The Board of Supervisors unanimously passed legislation Tuesday to temporarily prohibit rent increases throughout the city and to require certain essential businesses to provide health protections and work schedule flexibilities to employees.
District 1 Supervisor Sandra Lee Fewer said that emergency legislation to prohibit rent increases during a pandemic “shouldn’t be necessary.”
“Most landlords would not even think about raising rents on their tenants during a time like this,” she said. Nonetheless, the legislation was triggered after the San Francisco Apartment Association published advice to its landlord members to not raise rents during the pandemic, according to District 3 Supervisor Aaron Peskin.
Worried that the Association’s advice might find opposition among members, Peskin said that he and his co-sponsors found it important to legislate to protect tenants.
Lorraine Petty, a member of Mission-based social justice organization Senior & Disability Action, wrote to the Board of Supervisors, pleading them to “do the right thing … the humanitarian thing.”
The second piece of emergency legislation passed Tuesday aims to provide health and schedule protections during the pandemic to employees of grocery stores, drug stores, restaurants, and on-demand delivery services.
“I have three kids,” said Juliana Ojeda, a McDonald’s employee in the Fillmore District. “I am afraid to get sick and bring it to my family.”
Ojeda said in her email to the Board of Supervisors that the McDonald’s Fillmore location has run out of hand sanitizers multiple times and that the establishment only provided masks to its managers and “never” to its front-line workers.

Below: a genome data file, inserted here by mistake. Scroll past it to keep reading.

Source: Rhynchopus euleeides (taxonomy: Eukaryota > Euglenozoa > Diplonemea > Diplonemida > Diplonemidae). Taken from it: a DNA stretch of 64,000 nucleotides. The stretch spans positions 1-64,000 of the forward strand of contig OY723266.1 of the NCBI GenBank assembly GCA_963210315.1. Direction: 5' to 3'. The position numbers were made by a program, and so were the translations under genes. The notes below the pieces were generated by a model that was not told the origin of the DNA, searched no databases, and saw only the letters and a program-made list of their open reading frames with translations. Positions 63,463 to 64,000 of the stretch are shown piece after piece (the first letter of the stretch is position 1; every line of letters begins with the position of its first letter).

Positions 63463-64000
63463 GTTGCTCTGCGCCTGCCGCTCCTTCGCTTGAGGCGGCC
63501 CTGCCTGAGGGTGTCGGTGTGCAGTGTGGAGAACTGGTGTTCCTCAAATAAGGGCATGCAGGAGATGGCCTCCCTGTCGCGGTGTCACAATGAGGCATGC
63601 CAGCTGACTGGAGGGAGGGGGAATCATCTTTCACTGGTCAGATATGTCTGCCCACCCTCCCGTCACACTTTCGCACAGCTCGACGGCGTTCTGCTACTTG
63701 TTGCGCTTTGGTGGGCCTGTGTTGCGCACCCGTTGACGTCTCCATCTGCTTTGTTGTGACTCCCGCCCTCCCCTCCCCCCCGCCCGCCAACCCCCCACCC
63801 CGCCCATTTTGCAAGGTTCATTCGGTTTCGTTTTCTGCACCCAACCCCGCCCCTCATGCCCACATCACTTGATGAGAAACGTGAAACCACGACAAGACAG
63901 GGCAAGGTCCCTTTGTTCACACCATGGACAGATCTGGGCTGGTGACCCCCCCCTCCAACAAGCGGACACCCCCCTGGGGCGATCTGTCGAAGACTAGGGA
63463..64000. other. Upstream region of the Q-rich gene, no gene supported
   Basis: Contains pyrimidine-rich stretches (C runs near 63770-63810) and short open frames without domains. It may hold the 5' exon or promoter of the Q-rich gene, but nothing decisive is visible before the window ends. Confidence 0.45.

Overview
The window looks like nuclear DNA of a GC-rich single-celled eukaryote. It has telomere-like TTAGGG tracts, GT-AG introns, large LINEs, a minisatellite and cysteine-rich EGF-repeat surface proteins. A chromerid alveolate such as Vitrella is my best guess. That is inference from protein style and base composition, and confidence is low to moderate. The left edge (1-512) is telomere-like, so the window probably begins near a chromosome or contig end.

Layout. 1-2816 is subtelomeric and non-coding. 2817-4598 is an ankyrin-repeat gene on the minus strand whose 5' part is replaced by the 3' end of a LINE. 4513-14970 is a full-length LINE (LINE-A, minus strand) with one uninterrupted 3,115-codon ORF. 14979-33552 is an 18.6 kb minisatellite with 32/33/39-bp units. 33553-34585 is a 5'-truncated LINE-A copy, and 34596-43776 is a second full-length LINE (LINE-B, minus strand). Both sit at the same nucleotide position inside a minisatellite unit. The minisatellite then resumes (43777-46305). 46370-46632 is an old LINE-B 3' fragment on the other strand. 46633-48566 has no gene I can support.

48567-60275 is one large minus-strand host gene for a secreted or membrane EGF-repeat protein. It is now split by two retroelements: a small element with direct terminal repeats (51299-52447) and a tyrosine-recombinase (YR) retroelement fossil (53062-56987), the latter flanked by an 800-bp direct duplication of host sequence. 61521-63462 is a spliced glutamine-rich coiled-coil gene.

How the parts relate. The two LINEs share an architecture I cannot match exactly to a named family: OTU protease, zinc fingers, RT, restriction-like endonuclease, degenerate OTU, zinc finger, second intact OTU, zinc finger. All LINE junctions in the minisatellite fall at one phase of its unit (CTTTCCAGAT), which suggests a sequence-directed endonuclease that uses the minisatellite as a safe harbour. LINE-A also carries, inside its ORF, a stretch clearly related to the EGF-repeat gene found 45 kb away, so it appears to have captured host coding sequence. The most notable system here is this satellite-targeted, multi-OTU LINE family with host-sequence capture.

“There is not a plan or reinforcement to keep social distance with customers or between” employees, Ojeda added.
Her husband works at another McDonald’s location, and she wrote that it is important they both “feel protected at work.”
There are 625 grocery stores and supermarkets throughout the city that employ 12,251 workers, according to Regina Dick-Endrizzi, the executive director of the Office of Small Business and Small Business Commission.
The legislation requires employers to provide or reimburse employees for “necessary supplies, tools, and equipment” to protect them from COVID-19.
It also requires businesses to provide guidelines on social distancing and sanitation protocols to its employees.
It further instructs store employers to allow service workers to cancel scheduled work due to sickness or COVID-related emergency reasons. The legislation also allows employees “to use any available accrued paid sick leave or emergency paid sick leave, or to reschedule” work.
Any potential violations may be reported by calling 311.
If enacted, the legislation would last until the end of the city’s Public Health Emergency or two months after its enactment, whichever comes first.
I was renting a shop from Emmert Development in Clackamas for 6 years, the first of September 2020 Terry Emmert called me to his office and raised the rent from $2,491 a month to $3,750 a month when I told him I could not afford it He gave us 30 days to move a 3,000 ft shop and 3 semi trailers, we had to throw most of our products away and rent 2 12x30ft storages and fill our garage at home, which put us out of business. now I have to file a small claims just to get back my security deposit.
I found the original legislation https://sfgov.legistar.com/LegislationDetail.aspx?ID=4414999&GUID=F55FF6EE-3121-47CE-97D2-AD4094B2B421&Options=ID%7cText%7c&Search=
The date on that is April 7, so it’s not retroactive to the start of the shutdown.
What if they already gave me rent increase? Is this retroactive? I got one for April, so did upstairs neighbor